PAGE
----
HP5 sheet film best developer to make the equivalent of tri-x in hc110

Discussion in 'B&W: Film, Paper, Chemistry' started by Jordan.K, Mar 10, 2009.

  1. Jordan.K

    Jordan.K Subscriber

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    I would like recommendations on what developer would give HP5 the tonality of Tri-X in HC110. I have tried HP5 in Xtol with really flat and not so great results. Thanks in advance.
     
  2. L Gebhardt

    L Gebhardt Subscriber

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    Which tri-x? The 400 or the 320 speed stuff?

    If it is just flat you just most likely didn't develop it long enough try adding 20% to the time and see what you think then.
     
  3. PHOTOTONE

    PHOTOTONE Member

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    Each film will require you to fine-tune your processing to get the results you want. The published times are really only a starting point. Why not develop your HP5 in HC-110 like the Tri-x you like? I don't mean develop for the same time as the Tri-x, but rather use the same developer, and arrive at a developing time that gives you the density you want.
     
  4. JBrunner

    JBrunner Moderator Staff Member Moderator

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    Yeah, I think your best bet is HC110. It's got all of the same characteristics as HC110. :wink: Just find the right time, and you will be as close as you can get, I bet.
     
  5. Don Wallace

    Don Wallace Member

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    I have used HP5 with HC-110, which is my standard developer - and have not liked the results. I would also like to hear about other combinations and perhaps see some results, if possible.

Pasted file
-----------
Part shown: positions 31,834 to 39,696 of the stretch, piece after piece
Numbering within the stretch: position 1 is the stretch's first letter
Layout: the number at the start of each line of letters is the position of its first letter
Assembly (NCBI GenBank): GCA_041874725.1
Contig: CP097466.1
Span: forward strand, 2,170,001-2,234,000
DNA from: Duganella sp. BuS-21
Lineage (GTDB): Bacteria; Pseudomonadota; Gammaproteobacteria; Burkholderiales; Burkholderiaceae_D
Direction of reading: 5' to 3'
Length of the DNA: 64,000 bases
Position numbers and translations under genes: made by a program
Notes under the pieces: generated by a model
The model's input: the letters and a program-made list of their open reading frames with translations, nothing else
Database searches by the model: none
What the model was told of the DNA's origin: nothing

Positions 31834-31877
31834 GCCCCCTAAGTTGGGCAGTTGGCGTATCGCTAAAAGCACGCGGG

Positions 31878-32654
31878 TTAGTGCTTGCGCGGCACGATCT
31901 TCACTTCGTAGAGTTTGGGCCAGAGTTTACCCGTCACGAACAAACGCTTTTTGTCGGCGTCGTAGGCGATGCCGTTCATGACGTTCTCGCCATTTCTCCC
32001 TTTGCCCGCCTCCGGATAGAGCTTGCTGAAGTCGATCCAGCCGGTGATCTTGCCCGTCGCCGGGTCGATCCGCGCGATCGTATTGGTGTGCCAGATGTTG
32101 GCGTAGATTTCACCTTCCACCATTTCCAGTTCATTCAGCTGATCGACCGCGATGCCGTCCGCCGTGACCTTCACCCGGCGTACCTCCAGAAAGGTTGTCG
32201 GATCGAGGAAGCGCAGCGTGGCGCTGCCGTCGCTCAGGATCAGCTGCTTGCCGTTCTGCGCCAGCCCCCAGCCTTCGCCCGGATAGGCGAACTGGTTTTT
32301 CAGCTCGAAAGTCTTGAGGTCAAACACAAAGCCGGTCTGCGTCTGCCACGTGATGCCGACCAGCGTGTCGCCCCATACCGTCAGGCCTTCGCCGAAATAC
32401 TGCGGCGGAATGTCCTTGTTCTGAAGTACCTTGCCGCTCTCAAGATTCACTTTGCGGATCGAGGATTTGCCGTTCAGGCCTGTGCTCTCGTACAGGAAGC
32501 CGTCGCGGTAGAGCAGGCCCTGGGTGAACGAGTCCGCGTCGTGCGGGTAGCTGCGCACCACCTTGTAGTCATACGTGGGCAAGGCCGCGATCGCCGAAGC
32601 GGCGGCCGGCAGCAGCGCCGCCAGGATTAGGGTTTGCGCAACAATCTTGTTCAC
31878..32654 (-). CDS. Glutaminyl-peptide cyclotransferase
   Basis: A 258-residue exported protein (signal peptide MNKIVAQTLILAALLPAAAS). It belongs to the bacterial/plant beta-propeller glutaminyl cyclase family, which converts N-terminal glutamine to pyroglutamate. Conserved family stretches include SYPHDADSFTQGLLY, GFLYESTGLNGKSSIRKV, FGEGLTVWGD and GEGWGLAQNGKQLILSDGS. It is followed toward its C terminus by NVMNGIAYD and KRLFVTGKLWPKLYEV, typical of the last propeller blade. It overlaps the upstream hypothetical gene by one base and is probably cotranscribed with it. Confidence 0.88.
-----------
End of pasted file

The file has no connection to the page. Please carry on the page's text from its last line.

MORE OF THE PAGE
6. Bruce Watson

    Bruce Watson Member

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    I don't believe you can do what you want. IIRC HP5+ has a very different characteristic curve compared to either of the Tri-X films. I don't believe that you'll find an HP5+ and developer combination that can replicate what Tri-X does with any particular developer.

    If you want the Tri-X look, use Tri-X. It's still widely available. If you want the HP5+ look, use it. Still widely available also.
     
  7. Thomas Bertilsson

    Thomas Bertilsson Subscriber

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    Try HP5 in D76 / ID11. Find the shadow detail you want by bracketing a few sheets. Pick the best one. Shoot a few sheets at that exposure index, and now vary your development time and agitation to get the midtones and highlights you want. You can tweak how the film looks quite a bit.

    Attached is a comparison of HP5+ and Tri-X 400 in 120, both developed in Edwal 12. Same scene, same exposure, same development time. Edwal 12 is much like D76 but with a bit more brilliant highlights and finer grain.

    View especially the bark of the tree.

    - Thomas
     

    Attached Files:

  8. Keith Tapscott.

    Keith Tapscott. Member

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    You can still use HC-110 or Ilford`s equivalent Ilfotec HC with HP5 Plus, but HP5 plus has a kind of different look to Tri-X what ever developer you use.
    It`s neither better or worse, just a different look to it. Only you will know if you prefer it or not.